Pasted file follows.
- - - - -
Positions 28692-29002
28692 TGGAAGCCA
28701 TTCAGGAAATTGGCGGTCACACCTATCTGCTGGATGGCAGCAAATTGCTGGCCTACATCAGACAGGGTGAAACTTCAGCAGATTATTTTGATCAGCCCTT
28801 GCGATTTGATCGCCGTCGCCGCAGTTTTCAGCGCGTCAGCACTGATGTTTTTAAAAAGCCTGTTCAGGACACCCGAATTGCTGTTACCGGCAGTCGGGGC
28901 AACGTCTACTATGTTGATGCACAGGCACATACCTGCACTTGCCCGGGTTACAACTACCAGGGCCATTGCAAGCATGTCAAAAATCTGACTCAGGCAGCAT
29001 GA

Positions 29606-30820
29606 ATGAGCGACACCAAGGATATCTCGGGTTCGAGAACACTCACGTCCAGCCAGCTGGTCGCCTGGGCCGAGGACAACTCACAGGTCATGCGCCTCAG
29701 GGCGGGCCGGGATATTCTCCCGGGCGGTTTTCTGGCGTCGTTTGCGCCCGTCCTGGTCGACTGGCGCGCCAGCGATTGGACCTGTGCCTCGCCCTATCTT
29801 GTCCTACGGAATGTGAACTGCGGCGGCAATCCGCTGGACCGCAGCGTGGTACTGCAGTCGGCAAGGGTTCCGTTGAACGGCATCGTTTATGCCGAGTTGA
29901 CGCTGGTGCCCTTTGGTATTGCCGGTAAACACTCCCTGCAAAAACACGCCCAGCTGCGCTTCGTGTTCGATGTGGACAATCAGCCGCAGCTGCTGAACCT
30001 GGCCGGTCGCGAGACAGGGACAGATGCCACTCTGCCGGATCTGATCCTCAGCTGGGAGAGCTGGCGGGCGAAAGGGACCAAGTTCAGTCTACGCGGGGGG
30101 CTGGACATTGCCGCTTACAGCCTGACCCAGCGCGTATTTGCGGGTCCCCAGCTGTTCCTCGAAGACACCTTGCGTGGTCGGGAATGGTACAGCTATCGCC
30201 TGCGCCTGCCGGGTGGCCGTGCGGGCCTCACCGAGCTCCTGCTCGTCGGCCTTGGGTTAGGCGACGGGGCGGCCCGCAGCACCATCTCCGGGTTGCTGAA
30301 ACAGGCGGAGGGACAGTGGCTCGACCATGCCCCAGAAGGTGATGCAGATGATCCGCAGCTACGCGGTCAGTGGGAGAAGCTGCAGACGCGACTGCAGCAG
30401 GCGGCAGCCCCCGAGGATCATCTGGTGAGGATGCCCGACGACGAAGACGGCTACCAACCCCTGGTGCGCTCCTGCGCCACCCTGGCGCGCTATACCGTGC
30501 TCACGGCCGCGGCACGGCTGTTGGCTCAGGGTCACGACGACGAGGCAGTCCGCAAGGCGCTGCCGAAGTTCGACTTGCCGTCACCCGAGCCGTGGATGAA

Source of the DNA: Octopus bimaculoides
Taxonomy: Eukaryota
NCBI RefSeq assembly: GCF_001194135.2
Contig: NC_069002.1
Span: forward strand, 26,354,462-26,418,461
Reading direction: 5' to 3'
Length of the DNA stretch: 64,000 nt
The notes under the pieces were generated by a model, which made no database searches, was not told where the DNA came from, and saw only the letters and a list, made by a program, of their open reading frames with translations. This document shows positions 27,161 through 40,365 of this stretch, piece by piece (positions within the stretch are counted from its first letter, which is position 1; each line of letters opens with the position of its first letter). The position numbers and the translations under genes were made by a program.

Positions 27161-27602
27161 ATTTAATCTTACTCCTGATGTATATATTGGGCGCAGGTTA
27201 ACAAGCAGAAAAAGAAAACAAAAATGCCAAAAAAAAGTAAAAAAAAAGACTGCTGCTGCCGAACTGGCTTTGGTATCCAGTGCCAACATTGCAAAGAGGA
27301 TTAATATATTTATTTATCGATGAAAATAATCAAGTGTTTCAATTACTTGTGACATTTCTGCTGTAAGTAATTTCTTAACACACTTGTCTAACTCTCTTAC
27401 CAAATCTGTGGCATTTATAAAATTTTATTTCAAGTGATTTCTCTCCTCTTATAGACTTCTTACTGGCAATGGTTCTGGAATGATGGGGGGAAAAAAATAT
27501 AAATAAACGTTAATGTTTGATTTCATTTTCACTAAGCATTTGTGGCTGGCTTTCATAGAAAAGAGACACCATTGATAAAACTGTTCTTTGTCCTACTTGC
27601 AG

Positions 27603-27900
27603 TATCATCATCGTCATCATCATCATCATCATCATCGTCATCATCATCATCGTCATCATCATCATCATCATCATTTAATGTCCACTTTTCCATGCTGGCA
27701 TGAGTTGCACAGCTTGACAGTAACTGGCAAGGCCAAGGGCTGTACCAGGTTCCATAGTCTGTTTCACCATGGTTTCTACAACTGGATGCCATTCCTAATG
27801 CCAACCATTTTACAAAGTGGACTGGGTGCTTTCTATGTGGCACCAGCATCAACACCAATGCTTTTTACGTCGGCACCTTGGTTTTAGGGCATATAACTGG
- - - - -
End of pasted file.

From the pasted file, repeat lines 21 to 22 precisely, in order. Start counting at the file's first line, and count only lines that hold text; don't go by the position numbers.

Contig: NC_069002.1
Span: forward strand, 26,354,462-26,418,461